Updated: April 2019
A Post Office for the Village
Biltmore Village was envisioned to be an independent and self-sustaining community, where people would live, work, shop, go to school and visit The Cathedral of All Souls for prayer. Although Alexander Bell had invented the telephone in 1876, its adoption was not widespread, therefore, having a Post Office in the village was vital.
In 1900, Richard Sharpe Smith architected the Biltmore Village Post Office with pebble-dash surfaces and half-timbering adding to the harmonious and pleasing picture of the village.
The Post Office was located just east of the historic Southern Railway Depot on Brook Street.
The building is part of the National Register of Historic Places. In the nomination papers, the building is described as “a one-story symmetrical gable-end structure with the inevitable pebble-dash and half-timbering, and a center gable extension toward the street. (...) By utilizing similar design motifs in both his residential and commercial structures, Smith maintained an architectural symmetry between buildings of varying functions and created a visually pleasing atmosphere in the village”.
Today, the Historic Biltmore Village Post Office has been meticulously restored and carefully maintained and is home to Porter & Prince, a boutique for luxury linens and sleepwear.
About Richard Sharpe Smith (1852-1924)
In 1852 Richard Sharpe Smith was born in Yorkshire, England. He received his architectural training in the office of his cousin George Smith. He also worked for several architects in Manchester.
In 1882 Richard Smith immigrated to the United States and started his new position with the Reid Brothers, architects, in Evansville, Indiana.
In 1883 Richard Smith moved to New York City and joined Bradford L. Gilbert’s office, where he supervised the design and construction of railroad stations.
In 1886 Richard Smith joined the office of Richard Morris Hunt working on various projects for Richard Hunt.
In 1889 Hunt assigned Richard Smith to the Biltmore Project supervising the construction of → Biltmore House and other buildings on George Vanderbilt’s estate. Richard Smith was sent to Biltmore and communicated with Richard Hunt, who remained in his New York office, through weekly progress reports and frequent letters.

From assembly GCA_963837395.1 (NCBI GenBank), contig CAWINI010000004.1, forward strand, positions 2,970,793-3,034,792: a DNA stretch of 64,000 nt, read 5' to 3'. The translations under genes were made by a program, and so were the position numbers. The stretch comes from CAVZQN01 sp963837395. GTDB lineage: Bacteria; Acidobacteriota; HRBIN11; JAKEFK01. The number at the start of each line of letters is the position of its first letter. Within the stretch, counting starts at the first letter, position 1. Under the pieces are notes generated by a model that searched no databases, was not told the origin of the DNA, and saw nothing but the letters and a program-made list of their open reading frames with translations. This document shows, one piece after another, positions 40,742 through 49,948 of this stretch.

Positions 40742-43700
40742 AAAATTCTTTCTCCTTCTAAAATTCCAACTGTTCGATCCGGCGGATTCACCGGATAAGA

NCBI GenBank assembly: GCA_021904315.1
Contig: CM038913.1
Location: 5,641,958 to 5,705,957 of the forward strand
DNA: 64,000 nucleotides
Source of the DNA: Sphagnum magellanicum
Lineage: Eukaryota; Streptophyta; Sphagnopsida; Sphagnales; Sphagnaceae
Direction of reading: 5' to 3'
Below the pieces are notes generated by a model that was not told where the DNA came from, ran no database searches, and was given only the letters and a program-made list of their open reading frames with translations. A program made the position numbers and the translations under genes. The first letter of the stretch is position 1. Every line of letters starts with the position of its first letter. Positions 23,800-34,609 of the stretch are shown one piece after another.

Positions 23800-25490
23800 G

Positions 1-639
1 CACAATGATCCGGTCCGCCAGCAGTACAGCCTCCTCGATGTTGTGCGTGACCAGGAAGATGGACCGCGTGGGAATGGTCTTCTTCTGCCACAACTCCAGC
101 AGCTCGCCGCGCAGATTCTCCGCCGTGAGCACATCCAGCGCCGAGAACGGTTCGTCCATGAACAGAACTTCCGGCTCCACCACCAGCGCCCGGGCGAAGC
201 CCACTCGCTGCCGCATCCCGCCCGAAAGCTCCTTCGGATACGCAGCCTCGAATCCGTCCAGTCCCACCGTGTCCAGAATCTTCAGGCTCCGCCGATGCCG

Starting in 1892 George Vanderbilt asked Richard Smith to design additional buildings for him.
In 1895, the same year, when → Biltmore House was finished, Richard Hunt suddenly died, and Richard Smith became George Vanderbilt’s personal architect.
In 1896 the Vance Memorial, which Richard Smith designed, was completed.
By 1901 the first cottages in the Cottage District in Biltmore Village were built.
In 1901 Richard Smith established his private practice in fast-growing Asheville. Through his abilities as an architect and indeed through his association with George Vanderbilt, Richard Smith became one of Asheville’s leading architects, and the first, who resided permanently in the city. During this time, Richard Smith designed the Henderson County Courthouse in Hendersonville (1905) and together with Rafael Guastavino the Basilica of Saint Lawrence (1905-1909).
In 1906 Richard Smith formed a partnership with Albert Heath Carrier, whose family had moved to Asheville in 1885, and formed the Smith and Carrier firm. Together the firm worked on more than 700 projects from its inception to Richard Smith’s death in 1924. Some of their essential works were the Legal Building (1909), the Scottish Rite Cathedral and Masonic Temple (1913), the Fraternal Order of Eagles Building (1914), the Elks Home (1915) and the Loughran Building (1923).
In 1924, Richard Smith died. He was praised by the local newspaper Asheville Citizen to have “done more than any other person to beautify the city.”
6 Brook Street, Asheville, NC 28803
STREET VIEWING ONLY.
Free street parking.
Public bus stop: Lodge Street at Biltmore Ave.
Stop Gray Line Historic Trolley: 5 Boston Way (at the store Olde World Christmas Shoppe)